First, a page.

Mexican President Felipe Calderon acknowledged Wednesday that many of the illegal migrants from Central and South America who pass through Mexico on their way to the United States are abused by criminals and by authorities.
Pledging to ensure that the rights of Mexicans abroad are protected, he also acknowledged responsibility for migrants in Mexico.
“Just as we demand respect for the human rights of our countrymen, we have the ethical and legal responsibility to respect the human rights and the dignity of those who come from Central and South America and who cross our southern border,” Calderon said during the presentation of human rights awards to several Mexican activists.
The number of undocumented migrants detained in Mexico rose from 138,061 in 2002 to 240,269 in 2005. Forty-two percent were Guatemalan, 33 percent Honduran and most of the rest Salvadoran.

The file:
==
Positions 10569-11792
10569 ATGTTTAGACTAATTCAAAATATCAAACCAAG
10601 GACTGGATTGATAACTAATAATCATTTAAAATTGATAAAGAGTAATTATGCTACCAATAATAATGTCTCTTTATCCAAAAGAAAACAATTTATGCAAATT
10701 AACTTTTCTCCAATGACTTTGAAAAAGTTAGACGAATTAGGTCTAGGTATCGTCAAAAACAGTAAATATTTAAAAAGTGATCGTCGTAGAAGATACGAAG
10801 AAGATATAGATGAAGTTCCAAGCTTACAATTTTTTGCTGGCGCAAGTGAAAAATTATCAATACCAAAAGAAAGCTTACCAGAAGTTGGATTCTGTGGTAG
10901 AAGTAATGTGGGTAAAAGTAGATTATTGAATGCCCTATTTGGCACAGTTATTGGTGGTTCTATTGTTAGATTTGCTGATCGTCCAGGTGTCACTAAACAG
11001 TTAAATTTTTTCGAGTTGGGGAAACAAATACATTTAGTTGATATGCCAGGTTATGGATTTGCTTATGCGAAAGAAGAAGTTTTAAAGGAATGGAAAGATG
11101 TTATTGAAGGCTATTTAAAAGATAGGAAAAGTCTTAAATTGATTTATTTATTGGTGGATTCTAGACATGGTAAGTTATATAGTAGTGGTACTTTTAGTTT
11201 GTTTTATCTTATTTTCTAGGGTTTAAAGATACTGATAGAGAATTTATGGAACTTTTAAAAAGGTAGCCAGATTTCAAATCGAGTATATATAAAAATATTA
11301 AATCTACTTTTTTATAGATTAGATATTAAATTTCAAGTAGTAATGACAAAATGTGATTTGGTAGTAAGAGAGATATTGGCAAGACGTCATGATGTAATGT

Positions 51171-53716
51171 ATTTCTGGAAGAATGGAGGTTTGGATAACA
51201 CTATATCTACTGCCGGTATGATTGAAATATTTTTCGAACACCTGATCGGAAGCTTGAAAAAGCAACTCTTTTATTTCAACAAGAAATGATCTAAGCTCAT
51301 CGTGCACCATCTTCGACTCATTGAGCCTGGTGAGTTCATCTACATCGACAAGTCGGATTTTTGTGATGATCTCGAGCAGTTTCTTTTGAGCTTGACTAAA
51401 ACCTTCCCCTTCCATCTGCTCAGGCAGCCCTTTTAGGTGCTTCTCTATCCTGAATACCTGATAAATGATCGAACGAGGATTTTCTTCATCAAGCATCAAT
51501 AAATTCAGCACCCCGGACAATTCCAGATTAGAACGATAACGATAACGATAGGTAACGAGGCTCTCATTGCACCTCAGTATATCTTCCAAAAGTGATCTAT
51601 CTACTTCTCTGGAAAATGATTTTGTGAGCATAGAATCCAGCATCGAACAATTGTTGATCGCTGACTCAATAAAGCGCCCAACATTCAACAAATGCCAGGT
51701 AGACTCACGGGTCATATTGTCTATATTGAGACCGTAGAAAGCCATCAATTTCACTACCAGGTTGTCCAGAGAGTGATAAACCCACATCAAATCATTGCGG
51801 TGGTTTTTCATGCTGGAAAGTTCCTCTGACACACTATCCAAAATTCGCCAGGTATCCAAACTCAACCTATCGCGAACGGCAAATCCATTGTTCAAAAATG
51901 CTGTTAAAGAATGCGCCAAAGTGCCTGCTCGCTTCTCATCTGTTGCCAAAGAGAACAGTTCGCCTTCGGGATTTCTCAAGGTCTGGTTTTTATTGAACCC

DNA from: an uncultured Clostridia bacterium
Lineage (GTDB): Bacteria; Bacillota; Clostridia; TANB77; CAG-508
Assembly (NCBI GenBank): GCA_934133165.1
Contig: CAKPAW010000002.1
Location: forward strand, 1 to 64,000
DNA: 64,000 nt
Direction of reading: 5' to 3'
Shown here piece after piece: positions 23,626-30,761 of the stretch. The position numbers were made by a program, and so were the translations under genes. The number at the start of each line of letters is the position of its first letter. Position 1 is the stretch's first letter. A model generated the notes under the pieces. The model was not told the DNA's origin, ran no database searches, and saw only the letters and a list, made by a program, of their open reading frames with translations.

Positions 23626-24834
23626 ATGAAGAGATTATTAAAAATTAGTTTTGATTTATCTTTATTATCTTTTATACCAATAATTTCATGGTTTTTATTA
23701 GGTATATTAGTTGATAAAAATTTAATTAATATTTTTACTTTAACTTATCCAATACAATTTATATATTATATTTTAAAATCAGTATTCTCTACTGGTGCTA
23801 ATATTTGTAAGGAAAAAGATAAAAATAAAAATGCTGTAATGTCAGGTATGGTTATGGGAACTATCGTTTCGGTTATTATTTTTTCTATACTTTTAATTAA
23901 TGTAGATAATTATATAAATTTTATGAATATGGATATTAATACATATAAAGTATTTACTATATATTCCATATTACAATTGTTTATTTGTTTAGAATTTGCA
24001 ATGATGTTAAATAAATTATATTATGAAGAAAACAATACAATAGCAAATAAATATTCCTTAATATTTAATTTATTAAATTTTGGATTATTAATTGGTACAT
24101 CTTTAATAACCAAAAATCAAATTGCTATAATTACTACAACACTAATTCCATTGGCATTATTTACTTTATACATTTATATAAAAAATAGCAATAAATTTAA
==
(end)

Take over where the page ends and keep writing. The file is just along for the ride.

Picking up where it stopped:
Calderon also reiterated a promise to work toward strengthening the economy so that Mexico “is not the origin of migration, but soon the destination for investment.”
The president, who took office on Dec. 1, has promised to follow up on the promise of his predecessor, Vicente Fox, to pursue an accord with the United States that would allow millions of Mexicans to legally enter and work north of the border.
Calderon, a native of central state of Michoacan, which sends a large number of migrants to the U.S. each year, noted that “like many . . . I have cousins, uncles, in-laws who are undocumented and live in the United States.”